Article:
Confronted with the burden of economic pressure and insecure employment, R&D engineers divide their life cycle into roughly two stages. When they are young, career development and wealth accumulation are taken as priorities. Other needs are all postponed. It is not until they are age 35 or older—when they start to be devalued in the labor market—that engineers cease to always put work first and start to enjoy their lives. Li Peng, a 26-year-old new engineer, broke up with his girlfriend because of the lack of companionship caused by frequent overtime work. He did not intend to win his girlfriend back since he believed frequent overtime was inevitable and out of his control, and he believed that money was of the most importance at his age: “It's very difficult to say no (to overtime work) and I certainly can't accompany her… I’m pessimistic now, and I think my marriage will not be happy… It's more important to work hard before the age of 35. We have no choice but to put money first” (2017CM18).
Market rationality has penetrated engineers' personal lives and become the key principle of their self-management. The idea of “production first, life later” reflects the difficulty of achieving work–life balance. Through self-management, the conflicts of interest between labor and capital are transformed into R&D engineers' personal dilemmas. Taking time allocation as an example, although the extension of working time is conducive to productivity, it will reduce the available time for family life, social interaction, rest, and entertainment. R&D engineers have to accept the consequences of the erosion of private non-working time. Some have missed many important personal moments since they need to work overtime and cannot ask for leave: “My wife had a miscarriage, but I was not around; I was also not around when my sister got married… my uncle died in 2019, and I could not go back because of the project. Colleagues did not know, the project manager did not know, there was only crazy overtime” (BBS-2019002). Some people have physical problems due to overtime work and the lack of rest. They joke that this way of life is “to exchange life for money before 40 and money for life after 40.”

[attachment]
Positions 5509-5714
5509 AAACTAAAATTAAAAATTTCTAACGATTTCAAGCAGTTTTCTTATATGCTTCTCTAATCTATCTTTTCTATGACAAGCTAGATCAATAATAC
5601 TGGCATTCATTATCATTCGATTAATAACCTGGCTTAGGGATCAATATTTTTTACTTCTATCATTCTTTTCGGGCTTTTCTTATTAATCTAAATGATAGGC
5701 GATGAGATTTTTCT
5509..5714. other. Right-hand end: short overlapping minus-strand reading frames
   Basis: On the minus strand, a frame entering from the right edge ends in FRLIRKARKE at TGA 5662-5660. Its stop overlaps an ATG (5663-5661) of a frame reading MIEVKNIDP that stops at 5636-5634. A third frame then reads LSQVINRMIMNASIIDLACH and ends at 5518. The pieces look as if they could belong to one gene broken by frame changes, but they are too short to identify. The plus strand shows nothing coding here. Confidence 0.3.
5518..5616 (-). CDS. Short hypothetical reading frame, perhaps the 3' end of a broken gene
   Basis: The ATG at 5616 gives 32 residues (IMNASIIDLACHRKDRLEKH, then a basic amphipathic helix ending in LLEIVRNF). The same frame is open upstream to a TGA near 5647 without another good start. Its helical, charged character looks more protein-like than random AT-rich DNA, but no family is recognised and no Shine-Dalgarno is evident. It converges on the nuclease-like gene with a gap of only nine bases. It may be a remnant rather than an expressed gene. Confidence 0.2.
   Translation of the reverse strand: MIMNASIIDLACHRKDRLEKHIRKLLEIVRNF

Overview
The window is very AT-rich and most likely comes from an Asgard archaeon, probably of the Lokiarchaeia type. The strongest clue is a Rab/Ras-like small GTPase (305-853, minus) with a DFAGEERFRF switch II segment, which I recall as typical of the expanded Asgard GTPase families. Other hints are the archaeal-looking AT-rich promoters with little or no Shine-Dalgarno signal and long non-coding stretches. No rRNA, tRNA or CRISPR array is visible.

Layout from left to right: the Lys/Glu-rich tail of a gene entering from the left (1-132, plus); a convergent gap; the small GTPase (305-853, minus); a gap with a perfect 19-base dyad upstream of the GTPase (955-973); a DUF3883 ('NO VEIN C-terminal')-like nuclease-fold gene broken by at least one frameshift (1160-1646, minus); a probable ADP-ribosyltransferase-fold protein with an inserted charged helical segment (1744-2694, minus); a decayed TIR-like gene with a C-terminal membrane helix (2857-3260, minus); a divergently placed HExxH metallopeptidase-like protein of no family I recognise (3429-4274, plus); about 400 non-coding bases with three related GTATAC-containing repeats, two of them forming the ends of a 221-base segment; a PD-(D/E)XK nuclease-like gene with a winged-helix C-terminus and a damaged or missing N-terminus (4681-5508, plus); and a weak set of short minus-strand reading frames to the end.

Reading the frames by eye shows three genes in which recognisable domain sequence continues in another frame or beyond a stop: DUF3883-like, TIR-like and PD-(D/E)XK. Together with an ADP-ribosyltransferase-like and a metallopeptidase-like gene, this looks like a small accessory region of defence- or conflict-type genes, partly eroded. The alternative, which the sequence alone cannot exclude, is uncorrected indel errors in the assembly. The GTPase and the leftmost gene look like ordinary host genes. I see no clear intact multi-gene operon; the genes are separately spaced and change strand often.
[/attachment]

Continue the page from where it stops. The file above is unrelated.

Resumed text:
Self-management of R&D engineers
The mechanism of the “self-enterprising form of control” is based on the subjectification of the market mechanism (Rose 1992), which refers to individuals internalizing market value as the core value of their behavior. As a type of governance, the “self-enterprising form of control” includes market rationality as the governing principle used to construct the operational field in which the market mechanism functions. Existing studies focus on its values and address the decisive role of value internalization in shaping the subjectivity of workers (Kunda 2009). The self-management of R&D engineers in this study shows that self-management can still work even when the subject does not agree with corporate values. R&D engineers are suffering the negative impacts of the “self-enterprising form of control” on their work, life, and health, which leads them to question the legitimacy of market value. Despite their disagreement with the principle of market-oriented value, they still accept their identity as a “knowledge capitalist” and manage themselves according to market rationality and the rule of internal competition. Therefore, it is argued that the “self-enterprising form of control” does not necessarily lie in the internalization of values. Social institutions and managerial strategies play a significant role in the formation of R&D engineers' self-management.